Farris Motor Company – A Dealership for the People

Farris Motor Company in Jefferson City Tennessee is owned by Jason Farris, THE Dealer for the People, and his Father Johnny Wayne Farris.

Jason is one of the youngest dealers in America and this, well this is his story. This isn’t a story filled with heartbreak or drama, so why should you read this? You should read this because Jason has discovered the deep dark secret to what has been so wrong for so long with the automotive and lending business that it has become the rightful boogieman that it is today. In this groundbreaking discovery though, he also found the cure. In order to understand this cure, you have to understand Jason, because once you understand who he is and what he stands for, buying a car will never be the same.

THE BEGINNING

The story begins shortly after the turn of the century (the 20th century, not the 21st) when Jason’s Great Granddad, Otis Wayne Farris, started working on cars out of his garage. Now Jason never knew his Great Granddad, but to this day the old timers will tell him stories about O.W. fixing cars to perfection with nothing but bailing wire and a monkey wrench. As the story goes, Otis was such an expert mechanic that Chrysler flew him to Detroit to help improve the design of the struggling Desoto brand. For his work, Chrysler gave him the opportunity to start the local franchise. So, in 1931, Farris Motor Company was born.

O.W. eventually retired and his son John (Jason’s Granddad for those getting confused) took over Farris Motor Company, and many years after that John’s son, Johnny Wayne (they aren’t very original with names) became the dealer. Most of these decades passed with great success, they treated customers with respect, listened to people’s needs, worked to always do the right thing, and be good members of the community. With each passing decade though, at dealerships all over the country, this practice of helping customer’s became more and more rare.

People say it is always darkest before the light, and this story holds that saying true. As times hardened and the economy crumbled, the once great businesses of America lost their way. They chased the almighty dollar at the expense of fair treatment, substituted service for an easy buck, and seized opportunities from the misfortune of others. Unfortunately, the auto industry were not immune to this. Dealers all over the country went to war every day to take advantage of their customers and maximize their profits on the backs of hard working people like you. Customers who needed help, needed to be listened to, needed to be served were ignored. The reality of the world changed, and with it, the car business died.

THE REVOLUTION

Johnny Wayne’s son, Jason, followed in the footsteps of the three generations before him. He grew up in the business pulling the weeds and cleaning up the cigarette butts around the dealership, washing and fixing cars. After high school, although he loved the car business, Jason wasn’t sure if it was what he wanted to spend his life doing. He had seen unhappy customers and heard all the horror stories about buying a car. Who would want to deal with that for the rest of their life? So he went to college and then earned his graduate degree. He figured once he got his degree he could move away from the car business and do something meaningful and purposeful with his life. After school Jason took up a job at another dealership selling cars. It was only temporary he thought. Why not make a few bucks while sending out resumes and going to interviews.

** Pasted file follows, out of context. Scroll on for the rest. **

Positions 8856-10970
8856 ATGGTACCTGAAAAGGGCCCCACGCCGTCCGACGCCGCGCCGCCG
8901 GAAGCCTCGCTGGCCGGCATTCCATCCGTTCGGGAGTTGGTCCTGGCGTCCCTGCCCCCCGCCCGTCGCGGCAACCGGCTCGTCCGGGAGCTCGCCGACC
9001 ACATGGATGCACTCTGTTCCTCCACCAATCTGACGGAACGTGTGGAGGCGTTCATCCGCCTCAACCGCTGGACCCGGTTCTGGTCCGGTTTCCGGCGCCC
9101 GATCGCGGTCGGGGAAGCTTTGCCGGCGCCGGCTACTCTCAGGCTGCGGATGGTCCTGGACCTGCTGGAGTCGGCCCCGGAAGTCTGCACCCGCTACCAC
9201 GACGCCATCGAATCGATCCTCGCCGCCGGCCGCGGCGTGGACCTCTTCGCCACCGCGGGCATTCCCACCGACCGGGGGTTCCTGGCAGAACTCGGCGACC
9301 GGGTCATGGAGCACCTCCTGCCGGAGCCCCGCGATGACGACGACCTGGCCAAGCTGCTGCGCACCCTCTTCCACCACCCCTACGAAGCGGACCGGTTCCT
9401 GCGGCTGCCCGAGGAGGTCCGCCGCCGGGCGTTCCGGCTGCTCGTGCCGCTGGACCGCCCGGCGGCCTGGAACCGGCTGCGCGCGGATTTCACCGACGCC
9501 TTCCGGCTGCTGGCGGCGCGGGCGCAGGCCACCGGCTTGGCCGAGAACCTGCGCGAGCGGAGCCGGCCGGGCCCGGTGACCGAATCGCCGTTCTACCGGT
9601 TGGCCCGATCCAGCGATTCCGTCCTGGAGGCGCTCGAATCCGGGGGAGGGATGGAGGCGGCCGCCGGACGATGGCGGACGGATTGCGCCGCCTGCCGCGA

While selling cars Jason saw it all. Customer’s being pushed, intimidated, taken advantage of. Lies and deceit were the name of the game. One evening, a customer came to buy a car that had recently lost their job. A baby was on the way and their current car just wasn’t safe or big enough. Unfortunately, the sales people and manager just didn’t care. They laughed at the customer’s credit and situation before telling them to leave.

Lying in bed that night, Jason thought back over the events of the day. He thought of the customer and their new baby. He thought about how happy they should be, not scared about finding something safe for their kid to ride in or their troubled credit score. As the hours passed, sleep did not come. What did come though was an idea, and with that idea a passion. An idea and passion that these people where no different than anyone else. Sure, they were people with unique needs and circumstances, but why did that mean that no one should help them? Didn’t everyone have a unique need or circumstance? Wasn’t that the great thing about people anyway, that we are all different? As the sun came up that morning Jason made a vow.

He vowed that he would be different. He vowed that morning that he would spend his life changing the business that had fallen from its noble beginnings from the inside. He vowed that he would go back to his family’s store and make a difference, a difference so big it would change the industry forever. He vowed he would never pay his employee’s commission, instead he would pay them to listen, care, and advise. He vowed he would never turn a customer away because of their credit or any other prior mistake. He vowed he would never push, lie, or deceive a customer into doing something they shouldn’t. Mostly though he vowed he would be of the people and for the people. He would be the Dealer for the People.